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Simple Preschool Transition Activities

written by: Kara Bietz • edited by: Elizabeth Wistrom • updated: 10/10/2012

Use these transition ideas between activities. Preschool teachers will find quick and easy ideas they can use to make transition time run smoothly!

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    Making Transitions Easy

    Transition times are often the most difficult time for teachers during the preschool day. With a classroom full of children all moving at one time, it is easy to lose control of the group. They offer plentiful opportunities for teachers to notice inappropriate student behaviors. With a little bit of planning and practice, these times can be just as structured as the rest of the day. Below are several transition ideas between activities. Preschool age children thrive on routine, so feel free to use these activities daily.

    Moving To A Quiet Activity: If children are transitioning from a noisy activity to a quiet one, such as circle time, it is important to remind them of this. It is not an easy task, at four years of age, to calm the body down and keep the wiggles out. Try these simple songs and activities to call your children to circle time:

    It's Time To Sit On The Rug (Sung to The Farmer in the Dell)

    It's time to sit on the rug!

    It's time to sit on the rug!

    It's time to sit and clap your hands,

    It's time to sit on the rug!

    Continue to sing and clap rhythmically while all the children are gathering on the rug. As each child joins the circle, make your voice and your clapping just a little bit quieter until you are just mouthing the words and pretending to clap. Encourage the children to join you in the quiet singing and clapping. When all children are sitting, "sing" through the song one more time. When the song is over, thank the children for their help in getting everyone to the rug so quickly and begin your circle time.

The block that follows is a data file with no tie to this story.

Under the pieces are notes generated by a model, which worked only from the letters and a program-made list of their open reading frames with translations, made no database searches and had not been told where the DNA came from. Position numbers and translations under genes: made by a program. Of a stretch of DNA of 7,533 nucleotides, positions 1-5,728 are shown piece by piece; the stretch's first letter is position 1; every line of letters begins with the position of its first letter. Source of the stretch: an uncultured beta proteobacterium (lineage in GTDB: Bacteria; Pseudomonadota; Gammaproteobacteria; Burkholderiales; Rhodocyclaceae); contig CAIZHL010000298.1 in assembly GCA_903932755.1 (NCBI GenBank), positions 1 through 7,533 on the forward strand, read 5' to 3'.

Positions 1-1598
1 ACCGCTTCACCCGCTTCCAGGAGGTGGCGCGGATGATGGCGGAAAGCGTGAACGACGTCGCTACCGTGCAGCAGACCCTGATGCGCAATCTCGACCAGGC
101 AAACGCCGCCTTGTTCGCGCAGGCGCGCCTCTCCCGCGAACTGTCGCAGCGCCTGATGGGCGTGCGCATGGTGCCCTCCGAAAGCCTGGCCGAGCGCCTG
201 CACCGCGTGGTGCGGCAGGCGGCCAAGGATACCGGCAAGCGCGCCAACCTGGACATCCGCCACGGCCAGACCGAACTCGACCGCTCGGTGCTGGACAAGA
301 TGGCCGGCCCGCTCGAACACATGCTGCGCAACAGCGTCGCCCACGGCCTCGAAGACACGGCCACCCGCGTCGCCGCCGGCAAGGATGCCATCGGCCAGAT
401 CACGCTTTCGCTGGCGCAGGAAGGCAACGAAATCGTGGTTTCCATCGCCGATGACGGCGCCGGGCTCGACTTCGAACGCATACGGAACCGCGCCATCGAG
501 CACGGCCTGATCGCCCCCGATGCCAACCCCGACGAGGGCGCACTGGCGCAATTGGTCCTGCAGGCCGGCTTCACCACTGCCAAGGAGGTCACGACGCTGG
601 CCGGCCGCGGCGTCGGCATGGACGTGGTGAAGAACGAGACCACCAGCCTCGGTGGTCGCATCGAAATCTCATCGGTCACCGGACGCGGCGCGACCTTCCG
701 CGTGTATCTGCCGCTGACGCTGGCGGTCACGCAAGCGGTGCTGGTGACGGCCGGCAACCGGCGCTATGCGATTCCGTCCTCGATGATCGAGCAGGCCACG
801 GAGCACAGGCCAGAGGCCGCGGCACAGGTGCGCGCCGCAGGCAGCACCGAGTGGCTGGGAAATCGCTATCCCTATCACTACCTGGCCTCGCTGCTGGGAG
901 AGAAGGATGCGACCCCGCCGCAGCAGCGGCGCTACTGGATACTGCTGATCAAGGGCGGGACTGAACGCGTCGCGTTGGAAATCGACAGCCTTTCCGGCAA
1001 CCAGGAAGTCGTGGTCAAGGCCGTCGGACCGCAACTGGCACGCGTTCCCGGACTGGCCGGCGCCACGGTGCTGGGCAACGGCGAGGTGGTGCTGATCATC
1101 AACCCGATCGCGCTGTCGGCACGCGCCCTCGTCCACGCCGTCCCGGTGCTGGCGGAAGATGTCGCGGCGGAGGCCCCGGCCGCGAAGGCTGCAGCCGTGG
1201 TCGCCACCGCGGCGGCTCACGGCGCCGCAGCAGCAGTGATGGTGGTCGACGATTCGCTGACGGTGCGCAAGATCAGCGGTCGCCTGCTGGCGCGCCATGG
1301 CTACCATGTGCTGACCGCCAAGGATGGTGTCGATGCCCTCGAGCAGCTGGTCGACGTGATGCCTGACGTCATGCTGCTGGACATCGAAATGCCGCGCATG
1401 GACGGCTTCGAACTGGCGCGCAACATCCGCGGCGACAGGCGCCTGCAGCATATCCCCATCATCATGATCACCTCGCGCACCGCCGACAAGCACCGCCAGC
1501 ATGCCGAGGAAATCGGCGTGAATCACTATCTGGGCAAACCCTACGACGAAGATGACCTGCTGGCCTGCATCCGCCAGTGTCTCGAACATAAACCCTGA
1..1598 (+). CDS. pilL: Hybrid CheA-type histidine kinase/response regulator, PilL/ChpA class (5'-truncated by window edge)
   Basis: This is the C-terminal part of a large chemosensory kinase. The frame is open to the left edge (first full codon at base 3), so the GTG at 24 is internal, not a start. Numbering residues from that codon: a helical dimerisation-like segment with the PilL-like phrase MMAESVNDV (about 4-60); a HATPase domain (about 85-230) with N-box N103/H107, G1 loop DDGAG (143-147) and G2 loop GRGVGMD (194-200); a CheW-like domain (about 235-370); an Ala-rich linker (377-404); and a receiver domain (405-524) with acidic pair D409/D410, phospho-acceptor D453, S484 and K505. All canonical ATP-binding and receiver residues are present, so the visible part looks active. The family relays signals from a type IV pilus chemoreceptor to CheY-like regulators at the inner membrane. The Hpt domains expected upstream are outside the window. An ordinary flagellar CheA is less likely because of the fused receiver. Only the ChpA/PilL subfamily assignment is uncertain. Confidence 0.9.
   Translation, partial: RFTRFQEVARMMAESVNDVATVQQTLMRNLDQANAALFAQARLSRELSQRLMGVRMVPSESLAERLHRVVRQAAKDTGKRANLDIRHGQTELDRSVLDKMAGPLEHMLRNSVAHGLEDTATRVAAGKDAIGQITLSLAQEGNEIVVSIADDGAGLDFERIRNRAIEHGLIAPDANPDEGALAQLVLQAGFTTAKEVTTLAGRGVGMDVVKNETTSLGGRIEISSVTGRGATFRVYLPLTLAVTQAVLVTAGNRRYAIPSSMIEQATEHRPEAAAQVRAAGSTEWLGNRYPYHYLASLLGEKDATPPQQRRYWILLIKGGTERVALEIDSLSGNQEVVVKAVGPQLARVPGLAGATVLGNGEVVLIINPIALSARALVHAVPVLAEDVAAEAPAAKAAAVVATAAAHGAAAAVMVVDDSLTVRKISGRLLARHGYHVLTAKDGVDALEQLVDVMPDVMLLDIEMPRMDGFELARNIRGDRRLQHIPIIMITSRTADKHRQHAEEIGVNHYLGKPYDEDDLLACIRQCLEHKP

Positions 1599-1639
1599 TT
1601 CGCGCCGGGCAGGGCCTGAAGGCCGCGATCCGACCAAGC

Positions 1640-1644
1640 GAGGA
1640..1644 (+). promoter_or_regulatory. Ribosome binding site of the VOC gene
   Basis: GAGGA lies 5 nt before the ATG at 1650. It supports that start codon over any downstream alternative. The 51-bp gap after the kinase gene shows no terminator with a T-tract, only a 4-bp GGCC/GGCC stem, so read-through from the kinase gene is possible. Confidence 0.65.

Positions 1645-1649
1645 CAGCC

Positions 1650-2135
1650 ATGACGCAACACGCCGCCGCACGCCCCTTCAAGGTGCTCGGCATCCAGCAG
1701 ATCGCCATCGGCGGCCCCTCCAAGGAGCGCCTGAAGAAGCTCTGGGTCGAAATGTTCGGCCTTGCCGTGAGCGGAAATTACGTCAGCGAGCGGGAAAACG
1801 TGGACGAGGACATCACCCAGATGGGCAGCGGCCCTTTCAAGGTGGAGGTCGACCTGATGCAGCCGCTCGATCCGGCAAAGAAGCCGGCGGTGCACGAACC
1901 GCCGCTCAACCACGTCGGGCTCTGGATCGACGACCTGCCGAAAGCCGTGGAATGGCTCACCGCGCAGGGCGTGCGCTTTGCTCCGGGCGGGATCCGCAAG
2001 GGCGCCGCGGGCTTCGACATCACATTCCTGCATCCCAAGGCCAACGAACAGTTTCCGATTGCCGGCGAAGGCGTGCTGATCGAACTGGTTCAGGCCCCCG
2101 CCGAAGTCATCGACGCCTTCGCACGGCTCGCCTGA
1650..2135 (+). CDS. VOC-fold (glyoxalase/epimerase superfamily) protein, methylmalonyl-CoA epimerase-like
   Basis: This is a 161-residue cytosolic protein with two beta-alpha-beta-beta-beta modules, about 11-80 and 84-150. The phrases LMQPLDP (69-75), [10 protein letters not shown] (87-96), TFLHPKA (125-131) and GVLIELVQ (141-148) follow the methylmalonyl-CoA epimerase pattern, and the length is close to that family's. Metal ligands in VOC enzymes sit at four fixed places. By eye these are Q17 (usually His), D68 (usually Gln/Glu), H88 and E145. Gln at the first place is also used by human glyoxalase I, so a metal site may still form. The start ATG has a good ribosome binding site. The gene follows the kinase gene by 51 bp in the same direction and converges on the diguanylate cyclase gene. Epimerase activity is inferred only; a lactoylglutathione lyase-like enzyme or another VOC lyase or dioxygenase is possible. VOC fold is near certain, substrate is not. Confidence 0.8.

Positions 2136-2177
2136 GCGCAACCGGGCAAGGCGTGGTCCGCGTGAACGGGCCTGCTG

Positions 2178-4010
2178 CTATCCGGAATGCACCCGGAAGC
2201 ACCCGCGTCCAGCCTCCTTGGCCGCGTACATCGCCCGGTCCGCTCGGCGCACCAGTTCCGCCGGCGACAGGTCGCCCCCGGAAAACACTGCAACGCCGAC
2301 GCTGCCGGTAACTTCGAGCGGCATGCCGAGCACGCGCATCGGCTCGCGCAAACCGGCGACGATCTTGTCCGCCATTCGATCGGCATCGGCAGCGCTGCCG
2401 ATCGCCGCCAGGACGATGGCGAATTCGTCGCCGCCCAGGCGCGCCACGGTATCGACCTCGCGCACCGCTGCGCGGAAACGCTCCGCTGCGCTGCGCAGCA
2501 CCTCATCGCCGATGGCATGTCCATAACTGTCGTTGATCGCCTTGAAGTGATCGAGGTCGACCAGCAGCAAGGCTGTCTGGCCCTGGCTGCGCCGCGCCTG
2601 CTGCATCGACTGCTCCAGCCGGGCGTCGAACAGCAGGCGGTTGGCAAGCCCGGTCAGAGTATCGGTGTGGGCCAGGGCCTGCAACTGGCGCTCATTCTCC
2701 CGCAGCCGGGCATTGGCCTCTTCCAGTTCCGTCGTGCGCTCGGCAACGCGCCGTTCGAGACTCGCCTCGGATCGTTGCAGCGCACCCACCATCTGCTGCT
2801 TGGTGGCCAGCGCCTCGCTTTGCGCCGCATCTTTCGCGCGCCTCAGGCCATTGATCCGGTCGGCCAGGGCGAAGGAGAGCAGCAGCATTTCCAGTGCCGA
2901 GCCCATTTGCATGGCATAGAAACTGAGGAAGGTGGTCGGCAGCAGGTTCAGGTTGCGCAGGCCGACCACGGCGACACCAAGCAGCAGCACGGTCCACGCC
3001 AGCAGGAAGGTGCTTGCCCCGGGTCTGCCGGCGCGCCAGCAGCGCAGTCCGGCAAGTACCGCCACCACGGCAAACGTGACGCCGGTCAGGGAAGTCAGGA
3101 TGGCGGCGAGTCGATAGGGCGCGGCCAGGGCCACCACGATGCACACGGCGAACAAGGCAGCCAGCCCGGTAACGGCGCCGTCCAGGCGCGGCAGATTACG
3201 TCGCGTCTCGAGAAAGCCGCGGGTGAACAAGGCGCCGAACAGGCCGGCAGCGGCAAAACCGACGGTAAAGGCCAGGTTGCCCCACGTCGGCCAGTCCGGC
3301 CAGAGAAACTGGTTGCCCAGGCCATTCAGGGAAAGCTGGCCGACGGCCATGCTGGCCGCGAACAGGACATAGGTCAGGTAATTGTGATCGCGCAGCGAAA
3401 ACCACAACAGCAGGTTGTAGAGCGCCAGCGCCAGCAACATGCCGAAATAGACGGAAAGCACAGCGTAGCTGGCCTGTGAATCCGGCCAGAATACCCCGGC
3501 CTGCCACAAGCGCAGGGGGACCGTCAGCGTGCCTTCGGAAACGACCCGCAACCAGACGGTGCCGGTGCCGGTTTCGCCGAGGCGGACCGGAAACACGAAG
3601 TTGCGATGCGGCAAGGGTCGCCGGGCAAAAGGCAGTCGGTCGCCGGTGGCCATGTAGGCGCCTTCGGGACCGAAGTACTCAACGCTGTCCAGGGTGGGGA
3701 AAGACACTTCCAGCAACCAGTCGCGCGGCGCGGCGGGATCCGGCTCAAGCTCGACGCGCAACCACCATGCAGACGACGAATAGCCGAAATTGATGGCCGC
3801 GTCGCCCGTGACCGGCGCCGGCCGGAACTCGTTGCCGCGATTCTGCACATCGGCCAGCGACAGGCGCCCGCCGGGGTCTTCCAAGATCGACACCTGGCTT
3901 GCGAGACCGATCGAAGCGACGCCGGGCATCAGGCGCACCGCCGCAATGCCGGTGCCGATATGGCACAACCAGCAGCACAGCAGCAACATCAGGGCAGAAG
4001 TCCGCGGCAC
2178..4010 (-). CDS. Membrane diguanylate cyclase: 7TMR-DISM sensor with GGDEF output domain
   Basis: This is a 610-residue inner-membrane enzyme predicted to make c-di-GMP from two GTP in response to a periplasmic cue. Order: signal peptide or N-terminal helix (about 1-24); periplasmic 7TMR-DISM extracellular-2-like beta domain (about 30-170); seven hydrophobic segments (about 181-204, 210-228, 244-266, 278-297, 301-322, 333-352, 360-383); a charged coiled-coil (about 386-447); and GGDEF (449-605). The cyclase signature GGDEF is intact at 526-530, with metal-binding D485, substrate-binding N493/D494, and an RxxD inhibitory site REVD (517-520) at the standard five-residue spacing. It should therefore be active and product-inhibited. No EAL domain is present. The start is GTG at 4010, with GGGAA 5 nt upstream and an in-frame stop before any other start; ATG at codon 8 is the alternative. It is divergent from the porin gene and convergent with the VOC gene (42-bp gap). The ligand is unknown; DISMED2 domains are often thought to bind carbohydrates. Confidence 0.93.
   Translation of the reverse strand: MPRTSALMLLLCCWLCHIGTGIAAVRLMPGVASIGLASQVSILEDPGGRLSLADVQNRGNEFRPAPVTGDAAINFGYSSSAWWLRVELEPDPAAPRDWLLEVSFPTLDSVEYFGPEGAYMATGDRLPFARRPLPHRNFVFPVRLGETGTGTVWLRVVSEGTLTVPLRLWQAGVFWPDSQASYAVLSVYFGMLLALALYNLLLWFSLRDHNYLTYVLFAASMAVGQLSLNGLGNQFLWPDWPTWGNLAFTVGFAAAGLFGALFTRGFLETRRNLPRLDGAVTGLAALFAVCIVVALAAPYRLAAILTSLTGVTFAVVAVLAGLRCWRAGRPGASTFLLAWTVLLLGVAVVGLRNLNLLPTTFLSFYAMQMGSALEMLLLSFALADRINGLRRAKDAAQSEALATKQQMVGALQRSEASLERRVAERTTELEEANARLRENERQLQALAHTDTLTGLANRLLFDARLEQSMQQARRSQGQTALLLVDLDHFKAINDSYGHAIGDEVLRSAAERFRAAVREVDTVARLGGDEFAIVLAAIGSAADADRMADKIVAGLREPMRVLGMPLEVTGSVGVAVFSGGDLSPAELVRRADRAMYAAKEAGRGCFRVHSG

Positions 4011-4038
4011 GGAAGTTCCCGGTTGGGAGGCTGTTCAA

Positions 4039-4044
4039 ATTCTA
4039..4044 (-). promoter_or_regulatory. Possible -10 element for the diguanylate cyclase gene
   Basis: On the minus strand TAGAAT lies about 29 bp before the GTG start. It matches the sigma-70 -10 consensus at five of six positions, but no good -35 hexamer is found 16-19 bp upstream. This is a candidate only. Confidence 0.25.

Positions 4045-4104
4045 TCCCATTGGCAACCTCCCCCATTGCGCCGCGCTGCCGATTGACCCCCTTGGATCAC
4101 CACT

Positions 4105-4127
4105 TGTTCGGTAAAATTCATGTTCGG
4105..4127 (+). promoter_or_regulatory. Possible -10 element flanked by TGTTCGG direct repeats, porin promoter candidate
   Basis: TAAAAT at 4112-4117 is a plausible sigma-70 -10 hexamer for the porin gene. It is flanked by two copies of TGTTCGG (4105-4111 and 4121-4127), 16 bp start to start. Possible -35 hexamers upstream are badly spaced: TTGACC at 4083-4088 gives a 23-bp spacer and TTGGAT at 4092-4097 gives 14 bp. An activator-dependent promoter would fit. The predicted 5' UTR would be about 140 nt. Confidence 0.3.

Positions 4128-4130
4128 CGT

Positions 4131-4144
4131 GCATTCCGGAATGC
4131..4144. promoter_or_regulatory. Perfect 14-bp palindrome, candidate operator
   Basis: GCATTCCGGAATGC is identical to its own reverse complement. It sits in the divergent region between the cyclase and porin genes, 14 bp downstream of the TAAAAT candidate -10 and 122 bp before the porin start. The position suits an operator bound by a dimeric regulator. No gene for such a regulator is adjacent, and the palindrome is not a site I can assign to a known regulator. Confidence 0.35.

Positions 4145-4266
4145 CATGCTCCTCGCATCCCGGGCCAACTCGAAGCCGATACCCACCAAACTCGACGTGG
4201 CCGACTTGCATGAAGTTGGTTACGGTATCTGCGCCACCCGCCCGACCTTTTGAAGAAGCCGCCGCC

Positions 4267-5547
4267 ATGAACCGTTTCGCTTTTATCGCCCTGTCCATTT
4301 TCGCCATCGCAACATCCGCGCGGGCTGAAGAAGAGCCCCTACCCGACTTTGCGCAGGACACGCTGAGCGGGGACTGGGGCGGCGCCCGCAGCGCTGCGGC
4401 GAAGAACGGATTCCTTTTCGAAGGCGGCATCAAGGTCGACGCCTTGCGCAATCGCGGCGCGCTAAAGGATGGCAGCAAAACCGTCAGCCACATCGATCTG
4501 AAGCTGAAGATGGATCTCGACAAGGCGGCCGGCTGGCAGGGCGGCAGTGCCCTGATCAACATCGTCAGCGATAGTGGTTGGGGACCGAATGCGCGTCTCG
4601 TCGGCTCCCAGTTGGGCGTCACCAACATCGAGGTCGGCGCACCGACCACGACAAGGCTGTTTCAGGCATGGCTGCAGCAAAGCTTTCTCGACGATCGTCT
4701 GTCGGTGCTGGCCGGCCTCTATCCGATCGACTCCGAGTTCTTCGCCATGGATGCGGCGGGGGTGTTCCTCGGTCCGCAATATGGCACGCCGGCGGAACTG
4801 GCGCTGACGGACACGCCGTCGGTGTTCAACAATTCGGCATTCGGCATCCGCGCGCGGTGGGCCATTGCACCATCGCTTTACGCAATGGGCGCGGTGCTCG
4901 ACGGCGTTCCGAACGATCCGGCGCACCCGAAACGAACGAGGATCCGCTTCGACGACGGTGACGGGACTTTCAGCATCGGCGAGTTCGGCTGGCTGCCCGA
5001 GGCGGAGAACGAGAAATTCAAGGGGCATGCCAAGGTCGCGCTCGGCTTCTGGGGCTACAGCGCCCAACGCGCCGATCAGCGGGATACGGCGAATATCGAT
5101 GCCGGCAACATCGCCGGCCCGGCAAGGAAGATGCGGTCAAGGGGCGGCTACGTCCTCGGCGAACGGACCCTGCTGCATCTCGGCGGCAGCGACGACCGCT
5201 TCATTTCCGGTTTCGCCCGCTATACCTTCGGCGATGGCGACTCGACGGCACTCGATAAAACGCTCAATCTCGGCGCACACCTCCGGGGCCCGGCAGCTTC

Looking for top-secret transition ideas? Preschool children love secrets! Try whispering in each child's ear, privately, when it is time for circle time. Give them detailed instructions and invite them to sit on the rug. For example, whisper something like this: "Lauren, it's time to put away the puzzle and sit on the circle-time rug criss-cross-applesauce with your hands in your lap. Shh! It's a secret!" Try to whisper to each child in the class individually.

    Transitions to Meal Times: Ideally, a large group circle-time activity will precede meal times. Try moving children from circle time to meal times in small groups. This is a wonderful time to review colors and letters, also. For example, say: "All the children wearing a red shirt may wash their hands for lunch!" or "All the children whose names start with the letter R may wash their hands for lunch!" If you are working cooperatively with another teacher, it may be necessary for the other adult to station themselves at the hand washing sink to move the process along quicker.

    End of the Day Transitions: It is important for children to receive a goodbye at the end of the day. For your end-of-the-day large group circle time, try these songs.

    Goodbye (Sung to the tune of Frere Jacques)

    We are leaving,

    We are leaving,

    To our house,

    To our house.

    Today is __________

    Tomorrow is ________

    See you soon.

    See you soon.

    Goodbye (Sung to the tune of Goodnight Ladies)

    Goodbye, Jason

    Goodbye, Ryan

    Goodbye, Mary

    We'll see you all tomorrow!

    (Repeat the song for each child in your class. Encourage the children to sing along and wave goodbye to their friends.)

    With a bit of planning, your transition times do not have to equal chaos. Keep a file box of transition ideas, and share them with other teachers. They'll have plenty of ideas to spark your creativity, too, no doubt!